Amid the high drama in Iran, I thought this piece might be of interest. It calls for expanding the focus of U.S. policy to encompass not just talks on Iran's nuclear ambitions, but also the Iranian people's growing demands for democracy and basic human rights. As always, I welcome your thoughts and reactions.
High Noon in Tehran
by Will Marshall
Iranians are bracing for violent clashes in the streets of Tehran today, the Islamic Republic's 31st anniversary. Both the government and the opposition Green Movement are calling for demonstrations to mark the occasion.
Reza Aslan, a PPI friend and contributor, says the regime's increasingly brutal crackdown on domestic dissent has brought Iran to the verge of civil war. Other observers fear a Tiananmen Square-style massacre that could cripple the democratic opposition, which flared up after last summer's rigged elections.
Meanwhile, Iran's rulers are promising rude surprises for their external critics, too. President Mahmoud Ahmadinejad warns of a "telling blow" Thursday, while Ayatollah Ali Khamenei, the supreme leader, threatens a "punch" for the United States and other countries that have worked to end Iran's nuclear program.
Such cryptic belligerence no doubt reflects the regime's desire to distract the world's attention from its increasingly shaky position at home. The mullahs' old tactic of whipping up paranoia and striking defiant poses against supposed U.S. or Western plots is wearing thin. A broad cross-section of Iranian society seems focused instead on the Islamic Republic's metamorphosis into an Islamic police state.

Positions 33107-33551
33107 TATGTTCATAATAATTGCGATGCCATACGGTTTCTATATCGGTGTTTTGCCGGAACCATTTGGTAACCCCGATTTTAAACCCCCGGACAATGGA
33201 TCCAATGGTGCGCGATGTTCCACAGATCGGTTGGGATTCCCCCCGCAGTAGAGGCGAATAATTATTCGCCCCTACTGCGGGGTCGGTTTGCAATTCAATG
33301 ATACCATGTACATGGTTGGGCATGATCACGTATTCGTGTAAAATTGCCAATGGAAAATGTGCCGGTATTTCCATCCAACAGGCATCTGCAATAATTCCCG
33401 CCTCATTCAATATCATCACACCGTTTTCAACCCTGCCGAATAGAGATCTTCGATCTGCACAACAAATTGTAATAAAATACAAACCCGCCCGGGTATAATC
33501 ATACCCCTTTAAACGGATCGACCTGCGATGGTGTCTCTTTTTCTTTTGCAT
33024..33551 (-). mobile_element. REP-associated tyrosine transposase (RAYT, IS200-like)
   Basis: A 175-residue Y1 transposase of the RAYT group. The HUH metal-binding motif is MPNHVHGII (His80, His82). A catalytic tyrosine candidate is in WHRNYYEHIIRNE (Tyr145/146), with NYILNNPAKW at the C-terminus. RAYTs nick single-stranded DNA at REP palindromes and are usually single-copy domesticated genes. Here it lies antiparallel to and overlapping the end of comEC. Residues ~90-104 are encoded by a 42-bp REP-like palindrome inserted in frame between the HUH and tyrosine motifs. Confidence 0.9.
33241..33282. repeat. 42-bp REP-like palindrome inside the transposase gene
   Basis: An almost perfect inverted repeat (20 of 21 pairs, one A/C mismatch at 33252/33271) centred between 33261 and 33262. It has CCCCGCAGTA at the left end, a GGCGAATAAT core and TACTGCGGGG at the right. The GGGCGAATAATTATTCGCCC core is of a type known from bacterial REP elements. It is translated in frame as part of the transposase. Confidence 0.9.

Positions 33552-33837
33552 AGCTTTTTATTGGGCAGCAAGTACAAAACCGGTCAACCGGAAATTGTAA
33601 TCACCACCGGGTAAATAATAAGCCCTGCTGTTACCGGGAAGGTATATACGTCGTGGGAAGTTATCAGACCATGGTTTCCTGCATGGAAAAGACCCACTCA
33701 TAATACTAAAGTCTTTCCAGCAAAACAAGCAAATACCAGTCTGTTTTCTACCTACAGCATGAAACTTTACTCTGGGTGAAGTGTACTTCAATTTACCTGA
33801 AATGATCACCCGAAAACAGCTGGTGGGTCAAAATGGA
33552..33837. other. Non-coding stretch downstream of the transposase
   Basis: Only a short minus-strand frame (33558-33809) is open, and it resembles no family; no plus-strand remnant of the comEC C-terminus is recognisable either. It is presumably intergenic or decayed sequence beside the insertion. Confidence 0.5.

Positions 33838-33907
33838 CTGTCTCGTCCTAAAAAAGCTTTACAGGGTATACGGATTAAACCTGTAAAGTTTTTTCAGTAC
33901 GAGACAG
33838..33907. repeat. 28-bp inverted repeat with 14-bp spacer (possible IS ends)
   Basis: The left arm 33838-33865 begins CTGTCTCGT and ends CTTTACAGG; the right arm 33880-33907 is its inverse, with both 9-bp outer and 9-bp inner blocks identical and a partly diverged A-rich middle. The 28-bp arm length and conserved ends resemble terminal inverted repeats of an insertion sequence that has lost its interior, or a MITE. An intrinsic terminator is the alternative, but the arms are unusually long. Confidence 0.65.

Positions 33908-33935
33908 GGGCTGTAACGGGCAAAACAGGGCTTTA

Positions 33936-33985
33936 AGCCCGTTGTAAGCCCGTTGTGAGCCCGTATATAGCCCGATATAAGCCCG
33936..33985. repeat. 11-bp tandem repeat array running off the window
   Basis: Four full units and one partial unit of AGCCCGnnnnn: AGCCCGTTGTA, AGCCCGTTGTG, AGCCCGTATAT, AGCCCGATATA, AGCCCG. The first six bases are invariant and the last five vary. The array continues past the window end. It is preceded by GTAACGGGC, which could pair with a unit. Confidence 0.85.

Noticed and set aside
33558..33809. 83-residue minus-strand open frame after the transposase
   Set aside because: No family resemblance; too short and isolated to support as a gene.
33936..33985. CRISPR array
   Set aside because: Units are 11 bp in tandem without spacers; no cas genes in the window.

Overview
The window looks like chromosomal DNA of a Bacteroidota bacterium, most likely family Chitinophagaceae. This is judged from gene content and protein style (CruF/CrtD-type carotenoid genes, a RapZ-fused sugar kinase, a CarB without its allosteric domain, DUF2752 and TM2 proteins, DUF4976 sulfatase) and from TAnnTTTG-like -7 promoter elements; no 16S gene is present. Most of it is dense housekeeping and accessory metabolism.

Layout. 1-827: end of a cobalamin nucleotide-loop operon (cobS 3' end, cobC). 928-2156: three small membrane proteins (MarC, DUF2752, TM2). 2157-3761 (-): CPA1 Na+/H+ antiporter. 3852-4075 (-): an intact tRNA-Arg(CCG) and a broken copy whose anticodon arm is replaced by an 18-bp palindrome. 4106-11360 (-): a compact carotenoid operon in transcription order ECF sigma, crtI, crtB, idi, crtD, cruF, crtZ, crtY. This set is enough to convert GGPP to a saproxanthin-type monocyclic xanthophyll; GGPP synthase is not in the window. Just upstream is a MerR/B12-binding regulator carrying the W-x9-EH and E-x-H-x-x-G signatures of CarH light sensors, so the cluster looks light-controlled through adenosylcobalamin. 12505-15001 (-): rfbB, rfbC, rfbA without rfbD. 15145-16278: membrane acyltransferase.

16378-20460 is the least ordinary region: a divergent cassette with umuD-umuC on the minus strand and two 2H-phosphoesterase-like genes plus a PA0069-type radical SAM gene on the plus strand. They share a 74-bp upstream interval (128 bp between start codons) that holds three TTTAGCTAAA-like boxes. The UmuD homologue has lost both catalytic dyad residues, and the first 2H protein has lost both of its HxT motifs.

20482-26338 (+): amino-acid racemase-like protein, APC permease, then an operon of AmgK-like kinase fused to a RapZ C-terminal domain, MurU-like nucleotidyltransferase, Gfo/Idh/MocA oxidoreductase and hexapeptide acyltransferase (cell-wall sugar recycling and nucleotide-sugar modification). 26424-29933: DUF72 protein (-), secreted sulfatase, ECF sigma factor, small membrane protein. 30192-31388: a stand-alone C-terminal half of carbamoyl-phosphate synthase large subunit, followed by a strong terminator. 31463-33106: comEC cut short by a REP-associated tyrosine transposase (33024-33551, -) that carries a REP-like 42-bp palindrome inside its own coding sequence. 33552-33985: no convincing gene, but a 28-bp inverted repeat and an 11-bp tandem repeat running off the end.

"The Islamic Republic is nothing but an economic-religious-military complex that applies its coercive power not through political institutions but through a military and security apparatus under the direct supervision of Ayatollah Khamenei," said Mehdi Khalaji of the Washington Institute for Near East Policy at a congressional hearing last week. No "engagement" with opponents for this regime; instead, it has unleashed its vast security apparatus on Iranian society. Scores of anti-government protestors have been killed and hundreds more imprisoned. Prominent regime opponents have been subjected to totalitarian-style show trials, and the government has announced plans to execute nine protesters. The government is relentless in policing the internet, jamming foreign broadcasts and blocking contacts with the outside world.
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